In the meantime, foreign remittances and tourist income had helped to achieve a temporary surplus in BOP although the all-important balance of trade is in deficit. True, decades of systematic mismanagement cannot be corrected in just one or two years. But the IMF pathway without overthrowing the existing socio-political and economic paradigm will never liberate this nation from its poly-crisis. Still and in all probability, the delegates would recommend the release of the second tranche for other reasons. RW’s neo-liberal commitment to the free market economy, his willingness to reshape the country’s foreign policy and strategic alliances to suit the preferences of IMF shareholders, and therefore the need to assist him to continue as president after 2024 would play a significant role in that recommendation.
However, while the economy is wriggling to get out of the crisis political parties are looking for winnable issues to win the forthcoming presidential race. Sinhala Buddhist ultranationalism once again is on the march looking for a political party or a coalition of parties to champion its cause at that election. A number of flashpoints have cropped up from Kurundoor in the north and Trincomalee in the east to the British TV revelations, which is alleged to be the handiwork of Tamil diaspora could be utilised to whip up anti-Tamil and anti-Muslim fervour to win the Sinhala Buddhist votes. The saffron army as usual has already warned diabolic consequences were RW’s reconciliation agenda be carried out. These developments would be a setback to economic revival.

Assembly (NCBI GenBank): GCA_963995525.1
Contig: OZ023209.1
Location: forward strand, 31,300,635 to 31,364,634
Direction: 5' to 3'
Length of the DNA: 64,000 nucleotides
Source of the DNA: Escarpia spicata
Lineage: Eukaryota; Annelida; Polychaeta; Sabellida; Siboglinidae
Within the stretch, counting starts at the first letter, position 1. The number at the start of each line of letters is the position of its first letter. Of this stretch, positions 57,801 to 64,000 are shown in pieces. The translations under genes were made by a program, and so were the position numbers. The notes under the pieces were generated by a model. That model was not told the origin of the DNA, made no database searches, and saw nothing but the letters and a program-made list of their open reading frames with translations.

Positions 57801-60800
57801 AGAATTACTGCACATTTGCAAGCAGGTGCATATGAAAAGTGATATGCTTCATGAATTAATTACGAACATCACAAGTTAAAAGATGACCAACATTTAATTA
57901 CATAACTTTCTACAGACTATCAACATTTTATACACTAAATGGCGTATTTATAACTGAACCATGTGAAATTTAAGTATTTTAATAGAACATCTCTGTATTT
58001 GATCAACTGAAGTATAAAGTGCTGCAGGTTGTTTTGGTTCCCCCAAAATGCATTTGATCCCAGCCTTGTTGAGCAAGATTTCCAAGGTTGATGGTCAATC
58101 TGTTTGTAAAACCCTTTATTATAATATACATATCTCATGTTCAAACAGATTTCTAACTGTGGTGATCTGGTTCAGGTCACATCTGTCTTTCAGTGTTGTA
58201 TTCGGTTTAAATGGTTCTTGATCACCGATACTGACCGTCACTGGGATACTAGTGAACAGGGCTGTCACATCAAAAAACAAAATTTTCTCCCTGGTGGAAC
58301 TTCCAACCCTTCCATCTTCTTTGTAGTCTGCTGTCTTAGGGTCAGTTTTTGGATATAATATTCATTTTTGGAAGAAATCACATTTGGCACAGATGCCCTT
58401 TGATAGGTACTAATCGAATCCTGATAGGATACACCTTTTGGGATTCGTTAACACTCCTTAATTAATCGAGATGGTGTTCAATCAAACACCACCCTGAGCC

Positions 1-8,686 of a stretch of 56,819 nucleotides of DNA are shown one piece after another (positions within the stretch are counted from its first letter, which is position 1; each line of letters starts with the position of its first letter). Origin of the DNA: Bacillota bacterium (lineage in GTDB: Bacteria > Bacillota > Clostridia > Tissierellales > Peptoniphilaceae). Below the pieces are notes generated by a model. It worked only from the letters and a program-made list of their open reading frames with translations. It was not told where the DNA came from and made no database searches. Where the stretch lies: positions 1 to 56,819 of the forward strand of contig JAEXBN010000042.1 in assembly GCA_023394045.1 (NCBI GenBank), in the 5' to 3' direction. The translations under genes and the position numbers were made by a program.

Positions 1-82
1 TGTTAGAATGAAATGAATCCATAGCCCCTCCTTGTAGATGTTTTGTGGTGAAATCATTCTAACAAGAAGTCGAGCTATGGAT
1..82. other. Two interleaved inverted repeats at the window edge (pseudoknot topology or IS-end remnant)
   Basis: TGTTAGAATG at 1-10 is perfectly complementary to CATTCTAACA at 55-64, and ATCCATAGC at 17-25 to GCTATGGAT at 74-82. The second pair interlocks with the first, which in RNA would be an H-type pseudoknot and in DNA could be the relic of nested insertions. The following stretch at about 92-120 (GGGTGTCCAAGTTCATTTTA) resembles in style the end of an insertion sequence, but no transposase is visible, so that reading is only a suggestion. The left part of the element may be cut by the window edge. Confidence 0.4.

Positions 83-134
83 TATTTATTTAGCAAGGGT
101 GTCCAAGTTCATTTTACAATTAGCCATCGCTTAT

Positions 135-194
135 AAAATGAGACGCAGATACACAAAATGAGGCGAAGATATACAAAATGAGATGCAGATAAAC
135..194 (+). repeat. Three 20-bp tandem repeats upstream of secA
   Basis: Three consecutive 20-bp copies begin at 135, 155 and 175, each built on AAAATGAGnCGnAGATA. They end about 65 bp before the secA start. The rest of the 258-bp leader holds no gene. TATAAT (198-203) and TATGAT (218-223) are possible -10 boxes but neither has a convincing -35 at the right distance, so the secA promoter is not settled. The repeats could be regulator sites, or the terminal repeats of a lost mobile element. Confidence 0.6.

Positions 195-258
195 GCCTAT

In this communal politics, NPP/JVP seems to be an exception even though its opponents would keep on reminding the public of JVP’s communalist origins in the 1970s. That the majority of the current generation of JVP leadership and members were not even born in 1970s is conveniently forgotten in the anti-NPP/JVP propaganda. On the contrary, it is only this party that has an economic alternative to offer in place of the neoliberal free market model, and is also willing to change the current socio-political system structured on communalist architecture.
With a democratic constitution based on secular principles this party guarantees equal rights and obligations to every citizen irrespective of his or her religion, language or ethnicity. Meritocracy with accountability and independence of judiciary seem to be the pillars on which an NPP government hopes to rule. Its concept of a social market economy that would mean that the model will be market friendly and not market controlled. And more importantly, the NPP model would have a strong domestic focus to maximise the country’s internal strength and productivity in contrast to the open economy model which puts all its eggs in the export basket. This alternative is also different from the 1970s dogmatic import substitution industrialisation model of the Sirimavo Government which ended in total disaster. But will NPP be given a chance to govern on its own? It is going to be a tough but welcoming challenge.
(The writer is attached to Murdoch Business School, Murdoch University, Western Australia.)